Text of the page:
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Streaming sticks overheat

I have streaming sticks on 2 tvs.  Both systems are out in the open, both have extenders, both continually overheat within minutes of turning tv on.   
What’s the solution?   Turning equipment off and cooling for 15 minutes, three or 4 times an hour?   That’s not a solution.  Hope someone can suggest something!

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Re: Streaming sticks overheat


Over the years I've had 3 successive models of Streaming Sticks and have never had an overheating problem, so I can't share any direct experience.

But since Streaming Sticks can only connect to their remotes and to your home network over WiFi, one thing that I suspect could lead to overheating is connecting to an over-crowded WiFi channel that causes the Roku to have to work too hard separating out the data packets addressed to it from all the other stuff crowding the channel.  You may find you can improve things by setting your WiFi router to use a different less crowded WiFi channel.

Check Settings > Network > About to see what Wireless channel your Roku is connecting to.   Channels 1-11 are in the 2.4 GHz WiFi band, channels 36 and up are in the 5 GHz WiFi band.

The 2.4 GHz WiFi band is shared between WiFi, Bluetooth, and lots of other things like home "smart" control devices, microwave ovens, baby monitors, security cameras, and garage door openers.  As a result it can get pretty crowded, especially if you have nearby neighbors who are adding their own traffic to yours.  In the 2.4 GHz band, Rokus all use channels 1-11 as are used in North America.  The preferred channels are 1, 6, and 11 as these do not overlap each other in frequency, so I'd start by trying these, although depending on which channels your neighbors are using you may find one of the other channels gives better results.  If your router has a setting that automatically selects the channel you may have better results by turning this off and setting the channel directly.  You also may be able to reduce congestion by setting your router to use 20 MHz channel bandwidth rather than 40 to reduce channel overlap.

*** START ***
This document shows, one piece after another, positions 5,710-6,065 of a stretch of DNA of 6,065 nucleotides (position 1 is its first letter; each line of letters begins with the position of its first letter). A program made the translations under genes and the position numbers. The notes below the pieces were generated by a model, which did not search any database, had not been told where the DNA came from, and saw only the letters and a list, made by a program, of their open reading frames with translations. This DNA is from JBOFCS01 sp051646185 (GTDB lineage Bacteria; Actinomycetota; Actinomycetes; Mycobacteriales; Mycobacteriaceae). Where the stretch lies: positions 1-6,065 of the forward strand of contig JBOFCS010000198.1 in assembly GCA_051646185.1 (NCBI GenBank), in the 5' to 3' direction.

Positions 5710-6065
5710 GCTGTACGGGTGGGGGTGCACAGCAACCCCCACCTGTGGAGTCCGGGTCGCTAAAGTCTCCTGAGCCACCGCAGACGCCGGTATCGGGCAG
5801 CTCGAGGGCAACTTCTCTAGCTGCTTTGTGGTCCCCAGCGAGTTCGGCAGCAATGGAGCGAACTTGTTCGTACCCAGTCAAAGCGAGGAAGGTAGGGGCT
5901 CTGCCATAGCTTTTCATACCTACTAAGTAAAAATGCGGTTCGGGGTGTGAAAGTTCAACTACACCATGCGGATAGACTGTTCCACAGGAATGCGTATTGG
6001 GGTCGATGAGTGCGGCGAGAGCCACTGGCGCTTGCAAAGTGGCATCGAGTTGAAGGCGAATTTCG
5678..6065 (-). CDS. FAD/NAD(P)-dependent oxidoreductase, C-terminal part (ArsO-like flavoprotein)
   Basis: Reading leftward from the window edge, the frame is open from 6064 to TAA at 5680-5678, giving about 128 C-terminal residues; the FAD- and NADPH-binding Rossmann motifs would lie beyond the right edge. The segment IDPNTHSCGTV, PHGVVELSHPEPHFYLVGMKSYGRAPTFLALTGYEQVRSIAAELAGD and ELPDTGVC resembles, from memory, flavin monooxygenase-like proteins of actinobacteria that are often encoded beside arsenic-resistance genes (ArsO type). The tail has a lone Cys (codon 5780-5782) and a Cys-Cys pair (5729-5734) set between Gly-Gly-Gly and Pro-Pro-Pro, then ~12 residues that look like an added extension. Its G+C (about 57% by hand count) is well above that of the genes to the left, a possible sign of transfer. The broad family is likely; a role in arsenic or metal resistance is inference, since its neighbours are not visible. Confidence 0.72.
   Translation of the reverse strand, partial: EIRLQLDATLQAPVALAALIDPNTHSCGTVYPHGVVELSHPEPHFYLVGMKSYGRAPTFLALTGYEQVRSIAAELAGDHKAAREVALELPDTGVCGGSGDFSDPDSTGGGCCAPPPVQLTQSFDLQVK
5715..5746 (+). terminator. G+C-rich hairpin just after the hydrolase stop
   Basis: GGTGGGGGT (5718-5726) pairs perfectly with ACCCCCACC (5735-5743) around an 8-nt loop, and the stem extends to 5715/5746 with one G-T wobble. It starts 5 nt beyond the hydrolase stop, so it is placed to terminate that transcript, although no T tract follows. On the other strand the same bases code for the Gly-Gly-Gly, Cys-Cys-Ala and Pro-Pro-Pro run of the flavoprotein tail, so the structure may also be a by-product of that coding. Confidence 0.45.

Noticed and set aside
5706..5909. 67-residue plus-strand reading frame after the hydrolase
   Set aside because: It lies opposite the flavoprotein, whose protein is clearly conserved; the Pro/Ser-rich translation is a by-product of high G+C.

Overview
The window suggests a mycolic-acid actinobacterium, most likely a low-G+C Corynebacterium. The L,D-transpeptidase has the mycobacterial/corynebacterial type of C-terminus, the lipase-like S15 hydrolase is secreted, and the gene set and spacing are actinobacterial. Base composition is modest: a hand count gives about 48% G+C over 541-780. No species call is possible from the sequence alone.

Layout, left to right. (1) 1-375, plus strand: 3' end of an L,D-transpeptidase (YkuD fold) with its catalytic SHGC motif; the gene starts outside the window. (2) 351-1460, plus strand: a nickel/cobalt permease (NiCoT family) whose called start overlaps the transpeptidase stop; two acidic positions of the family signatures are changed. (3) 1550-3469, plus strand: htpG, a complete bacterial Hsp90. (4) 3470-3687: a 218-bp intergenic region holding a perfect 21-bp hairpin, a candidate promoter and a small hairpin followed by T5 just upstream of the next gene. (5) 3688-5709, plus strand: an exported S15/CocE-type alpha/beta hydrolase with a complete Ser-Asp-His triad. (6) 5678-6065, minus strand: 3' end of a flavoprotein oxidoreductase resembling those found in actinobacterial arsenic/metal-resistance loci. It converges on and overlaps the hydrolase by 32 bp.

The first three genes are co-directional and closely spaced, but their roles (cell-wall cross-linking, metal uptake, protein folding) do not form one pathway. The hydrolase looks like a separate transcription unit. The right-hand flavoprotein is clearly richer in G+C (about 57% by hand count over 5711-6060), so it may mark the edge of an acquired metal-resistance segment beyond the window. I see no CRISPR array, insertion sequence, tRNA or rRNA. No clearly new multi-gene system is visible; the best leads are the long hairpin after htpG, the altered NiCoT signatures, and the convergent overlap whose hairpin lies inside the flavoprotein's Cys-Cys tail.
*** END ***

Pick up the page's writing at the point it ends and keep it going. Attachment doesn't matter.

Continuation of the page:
The 5 GHz band has come into use more recently and is not supported by some older routers and devices.  Consequently this band tends to be less crowded than the older 2.4 GHz band.  It is capable of higher data transfer speeds, but doesn't reach as far nor penetrate walls as well, so it is less susceptible to outside interference.  But still, if you have a neighbor using the same 5 GHz channel, you might benefit by switching your router to a different channel.

I use a wifi app on my phone that can show me the congestion on each wifi channel, allowing me to choose a less congested one.  I check this periodically as this situation can change when neighbors come and go and/or reconfigure their routers.

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I am not a Roku employee, only a user like you.  Please, no support questions via private message -- post them publicly to the Community where others may benefit as well.
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Ultra 4800 | Streaming Stick 4K+ 3821 | TCL Roku TV 43S245/C107X
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